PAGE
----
Part of that process will mean that whatever they did not carry with them when they fled the city will be lost, their belongings added to the growing middens of Katrina rubble and waste. This seems an unavoidable tragedy.

There is third act to this drama, and it will determine whether the ending is tragic or hopeful for these tens of thousands of the dispossed. When the apartments and shotgun homes they rent are cleaned up and returned to the market, will they will be at rents these workers can afford?

If New Orleans East and the Ninth Ward are off limits for the forseeable future, the demand for housing will be tremendous. Left to it's own devices, markets will soar and the people who make the French Quarter and the Convention Center and the Casino work will have no place to live, and so no way to come back to be a part of the rebuliding of the city.

Some have publicly gloated about his, most notably RTA chair and Nagin protoge' Jimmy Reiss, who suggested that a whiter, less poor New Orleans should be the goal. No one can argue with the second half of that. The first half--the suggestion that poverty and crime are an endemic condition of the black population of New Orleans, as if it were a variant of sickle cell disears--is not a view that should be welcome in the new New Orleans.

Mayor Nagin, in a long interview with the Times-Picayune posted online, said landlords were looking at being able to triple their rents post-Katrina, and called for rent controls.

"That is going to be a firestorm. The landlords are going to go out and evict all these people and they’re not here, and put all their stuff out on the streets. Because the economic pressures are so strong for the land owners, that instead of getting 500 a month rent, they can get 1,500 dollars. If the governor would do anything, I’d like to see some type of rent controls going forward," Nagin said.

Nagain also spoke of Katrina as "a great cleansing", not in the sense Mr. Riess means, but in an opportunity to put aside some of the ways of the past. He was speaking of the poor services and corruption thas has plagued local government. I couldn't agree with him more, and would extend it to the views of those like Mr. Riess.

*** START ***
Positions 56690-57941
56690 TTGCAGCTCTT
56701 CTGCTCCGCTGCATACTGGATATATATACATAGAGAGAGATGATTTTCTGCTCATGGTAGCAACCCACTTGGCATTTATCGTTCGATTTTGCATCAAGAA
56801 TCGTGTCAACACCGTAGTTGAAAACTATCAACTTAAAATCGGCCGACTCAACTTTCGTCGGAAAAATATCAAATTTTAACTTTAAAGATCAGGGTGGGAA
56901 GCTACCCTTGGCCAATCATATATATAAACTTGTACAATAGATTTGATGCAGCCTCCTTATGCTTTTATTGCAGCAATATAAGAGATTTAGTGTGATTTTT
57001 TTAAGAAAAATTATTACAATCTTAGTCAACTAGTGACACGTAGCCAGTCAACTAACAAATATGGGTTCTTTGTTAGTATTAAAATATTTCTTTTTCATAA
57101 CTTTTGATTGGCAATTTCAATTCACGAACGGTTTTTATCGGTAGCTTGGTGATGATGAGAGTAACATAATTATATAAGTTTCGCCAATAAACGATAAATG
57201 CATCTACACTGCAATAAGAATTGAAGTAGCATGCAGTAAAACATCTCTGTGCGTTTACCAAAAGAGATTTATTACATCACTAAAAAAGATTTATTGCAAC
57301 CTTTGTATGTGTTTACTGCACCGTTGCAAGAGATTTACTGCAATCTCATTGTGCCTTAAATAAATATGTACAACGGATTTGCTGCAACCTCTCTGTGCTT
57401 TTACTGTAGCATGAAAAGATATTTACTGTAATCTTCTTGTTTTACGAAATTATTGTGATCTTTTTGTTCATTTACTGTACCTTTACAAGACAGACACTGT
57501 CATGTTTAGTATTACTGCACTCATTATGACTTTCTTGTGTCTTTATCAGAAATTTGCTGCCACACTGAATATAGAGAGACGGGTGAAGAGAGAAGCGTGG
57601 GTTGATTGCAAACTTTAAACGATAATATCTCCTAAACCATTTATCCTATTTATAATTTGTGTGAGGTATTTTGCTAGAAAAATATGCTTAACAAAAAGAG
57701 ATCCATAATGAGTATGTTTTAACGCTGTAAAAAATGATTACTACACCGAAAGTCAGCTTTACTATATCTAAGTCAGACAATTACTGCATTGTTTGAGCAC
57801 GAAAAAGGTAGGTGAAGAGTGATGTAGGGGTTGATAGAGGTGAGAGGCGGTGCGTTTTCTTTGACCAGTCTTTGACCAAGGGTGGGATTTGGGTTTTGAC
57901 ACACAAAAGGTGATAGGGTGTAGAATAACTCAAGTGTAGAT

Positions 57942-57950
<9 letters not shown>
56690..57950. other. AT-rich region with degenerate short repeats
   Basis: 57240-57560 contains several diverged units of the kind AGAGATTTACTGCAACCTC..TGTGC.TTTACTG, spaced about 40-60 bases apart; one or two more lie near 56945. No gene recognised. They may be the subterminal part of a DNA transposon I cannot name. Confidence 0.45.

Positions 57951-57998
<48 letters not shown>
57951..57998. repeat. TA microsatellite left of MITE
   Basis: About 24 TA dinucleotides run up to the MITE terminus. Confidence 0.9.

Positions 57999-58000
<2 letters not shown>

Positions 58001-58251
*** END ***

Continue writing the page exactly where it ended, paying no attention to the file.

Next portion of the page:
If the people of New Orleans are going to have the ability to return, the city is going to need action. The malign neglect of the federal government cannot be allowed to continue. Deliberate inaction in provoding immediate housing relief inside the city of New Orleans, in my view, differs from the ethnic cleansing campaigns of tribal Africa or central Europe only by degree of ruthlessness, and not by kind.

Currently, tens of thousands of Katrina survivors are scattered around the country in emergency housing programs that can fairly be considered a failure and a waste of taxpayer dollars. Many were quickly moved into hotels and out of shelters, most likely to ease any unrest as the malign neglect and federal corruption in the rebuilding process. Others have been placed out into apartments, some in areas where the FEMA housing assistance payment doesn't make the rent payment.

These resources need to be spent on immediate housing aid inside the city, so that people can return and begin to take the jobs in reconstruction and in re-opened industries at home in New Orleans. Until the federal government takes action to correct this, one can fairly assume that this is not malign neglect but a deliberate program to try to redistribute people away from the city, in exactly the way Mr. Riess and his co-conspirators outlined in the Wall Street Journal
For information about laws regarding landlords and tenants in Louisiana, the Times-Picayune recommended readers go to